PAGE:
By Amey Stone
Seems like everything dot-com is being shunned by investors these days. But perhaps no other group has experienced quite the brutality that Web consultancies have. Once the sweethearts of Wall Street, their stocks are now high-tech whipping boys. Even financial analysts, who usually strive to be positive about companies they cover, seem to have given up on the sector.
Look what Prudential Securities analyst Jim Dougherty wrote in a Feb. 12 report discussing fourth-quarter results of Web consultancy Razorfish (RAZF ): "Survival will depend on revenue growth and managing the current challenging markets. Thus far, we believe that RAZF has had more difficulty with this than its peers, and therefore, we doubt it will be one of the survivors." Ouch!
RISKS, SPECIFIC AND GENERAL.
Or consider MarchFirst (MRCH ). On Feb. 13, it fell well short of expectations when it reported fourth-quarter numbers. The stock fell 88 cents. Not bad, you say? Well, that was 35% of its value. From a high of $52 a share last March, the stock closed that day at $1.63. Wit Soundview analyst David Mahoney rates MarchFirst a hold, noting that given company-specific risks (low cash, employee turnover, more cost-cutting ahead), as well as a weak environment for consulting in general, "we do not foresee any short-term catalysts that would drive the stock higher."
The brutal assessments have come with good reason. Many of these firms were built on the back of the dot-com boom. Now those clients are gone. At the same time, pressure on bricks-and-mortar companies to build online businesses has lifted, leading to the cancellation or delay of Web projects.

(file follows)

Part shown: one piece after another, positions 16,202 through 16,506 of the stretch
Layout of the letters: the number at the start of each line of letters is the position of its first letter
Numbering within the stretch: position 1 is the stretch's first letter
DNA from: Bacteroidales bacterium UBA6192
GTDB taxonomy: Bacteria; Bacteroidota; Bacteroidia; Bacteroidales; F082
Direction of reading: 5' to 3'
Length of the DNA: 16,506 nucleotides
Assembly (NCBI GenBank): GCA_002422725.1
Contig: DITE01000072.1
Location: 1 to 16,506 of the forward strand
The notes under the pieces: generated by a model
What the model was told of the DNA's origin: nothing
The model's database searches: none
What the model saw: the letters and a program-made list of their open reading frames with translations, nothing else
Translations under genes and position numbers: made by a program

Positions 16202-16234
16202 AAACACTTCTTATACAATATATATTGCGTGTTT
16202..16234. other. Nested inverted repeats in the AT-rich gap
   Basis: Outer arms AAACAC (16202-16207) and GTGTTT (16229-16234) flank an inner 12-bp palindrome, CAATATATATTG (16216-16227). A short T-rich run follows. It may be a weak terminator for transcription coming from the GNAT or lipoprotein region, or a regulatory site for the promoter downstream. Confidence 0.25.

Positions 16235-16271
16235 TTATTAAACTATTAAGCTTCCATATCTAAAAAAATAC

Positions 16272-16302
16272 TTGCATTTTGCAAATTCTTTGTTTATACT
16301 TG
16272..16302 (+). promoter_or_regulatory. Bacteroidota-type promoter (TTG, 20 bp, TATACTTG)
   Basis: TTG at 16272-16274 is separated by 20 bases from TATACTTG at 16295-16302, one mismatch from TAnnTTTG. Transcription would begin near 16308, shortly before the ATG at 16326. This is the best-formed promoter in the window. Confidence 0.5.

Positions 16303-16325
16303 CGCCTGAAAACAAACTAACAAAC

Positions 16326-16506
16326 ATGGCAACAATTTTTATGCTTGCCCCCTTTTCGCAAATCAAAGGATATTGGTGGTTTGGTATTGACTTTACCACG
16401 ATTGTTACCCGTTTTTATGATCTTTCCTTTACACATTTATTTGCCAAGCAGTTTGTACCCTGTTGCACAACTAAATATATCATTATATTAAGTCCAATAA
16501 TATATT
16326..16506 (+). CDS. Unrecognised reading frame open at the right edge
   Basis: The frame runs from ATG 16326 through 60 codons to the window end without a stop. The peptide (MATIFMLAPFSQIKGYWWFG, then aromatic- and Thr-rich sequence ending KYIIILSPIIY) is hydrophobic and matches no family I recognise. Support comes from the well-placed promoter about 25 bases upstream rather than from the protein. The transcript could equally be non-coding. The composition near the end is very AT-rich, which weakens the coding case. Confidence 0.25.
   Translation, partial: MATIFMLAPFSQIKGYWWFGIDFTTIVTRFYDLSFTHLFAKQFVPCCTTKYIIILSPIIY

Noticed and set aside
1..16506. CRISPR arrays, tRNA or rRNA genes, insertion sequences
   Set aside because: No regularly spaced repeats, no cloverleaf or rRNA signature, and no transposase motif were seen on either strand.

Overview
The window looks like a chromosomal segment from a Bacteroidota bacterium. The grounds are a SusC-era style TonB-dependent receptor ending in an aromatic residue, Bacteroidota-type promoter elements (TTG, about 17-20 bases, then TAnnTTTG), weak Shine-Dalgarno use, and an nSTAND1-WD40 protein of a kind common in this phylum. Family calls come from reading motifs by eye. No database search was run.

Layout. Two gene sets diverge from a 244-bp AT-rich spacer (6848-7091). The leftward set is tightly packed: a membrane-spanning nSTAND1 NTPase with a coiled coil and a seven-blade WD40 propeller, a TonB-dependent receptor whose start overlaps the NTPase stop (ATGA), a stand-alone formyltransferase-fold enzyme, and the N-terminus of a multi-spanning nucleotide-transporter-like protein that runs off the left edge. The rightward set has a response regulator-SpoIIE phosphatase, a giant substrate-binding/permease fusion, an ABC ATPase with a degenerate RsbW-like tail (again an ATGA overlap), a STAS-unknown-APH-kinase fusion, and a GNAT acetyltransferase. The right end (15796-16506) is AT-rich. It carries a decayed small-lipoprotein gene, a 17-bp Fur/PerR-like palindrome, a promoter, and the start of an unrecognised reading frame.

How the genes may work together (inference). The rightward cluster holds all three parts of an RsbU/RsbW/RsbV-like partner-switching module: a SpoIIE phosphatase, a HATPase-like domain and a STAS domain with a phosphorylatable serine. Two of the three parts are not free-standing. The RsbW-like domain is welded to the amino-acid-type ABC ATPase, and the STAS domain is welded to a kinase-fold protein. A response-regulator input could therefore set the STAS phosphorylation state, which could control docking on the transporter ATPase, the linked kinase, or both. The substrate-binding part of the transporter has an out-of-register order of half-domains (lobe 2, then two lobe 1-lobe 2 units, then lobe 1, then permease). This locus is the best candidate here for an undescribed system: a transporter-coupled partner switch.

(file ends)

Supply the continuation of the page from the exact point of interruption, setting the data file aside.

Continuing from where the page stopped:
But lost in all the negativity is the fact that there likely will be some survivors. And when sentiment about a group is so poor, there is often (but not always) opportunity for investors who are brave enough to step in. "The economy doesn't have to pick up," says First Union Securities analyst Edward Caso. "There just has to be a perception that it has bottomed."
Sapient (SAPE ), now around $13 a share, may be one to watch for a rebound. With $510 million in revenues last year, it's effectively the bellwether. "That's the one name that we'd like to see improve before getting more positive," says Barry Chubrik, an analyst with Credit Suisse First Boston. Analysts credit Sapient with having stronger relationships with more big companies.
Sapient hit analysts' reduced targets for its fourth quarter reported Jan. 25 -- with net income at $8 million, or 6 cents a share -- but fell when management was cautious on the company's outlook. Nonetheless, U.S. Bancorp Piper Jaffray initiated coverage of Sapient on Feb. 6 with a buy rating and a $22-a-share price target. "In our view, Sapient is the stock to own for long-term investors in the IT-services sector," wrote analyst Terrance Tierney.
Another potential winner is Proxicom (PXCM ), which also has traditional business clients and a strong technology focus. Chubrik says it "follows closely behind" Sapient, with $207 million in revenues in 2000. Its share price has climbed recently into the respectable $7 range after falling below $3 last December. Chubrik also likes consultants Answer Think (ANSR ), which jumped almost 26% on Feb. 14 after reporting acceptable fourth-quarter results.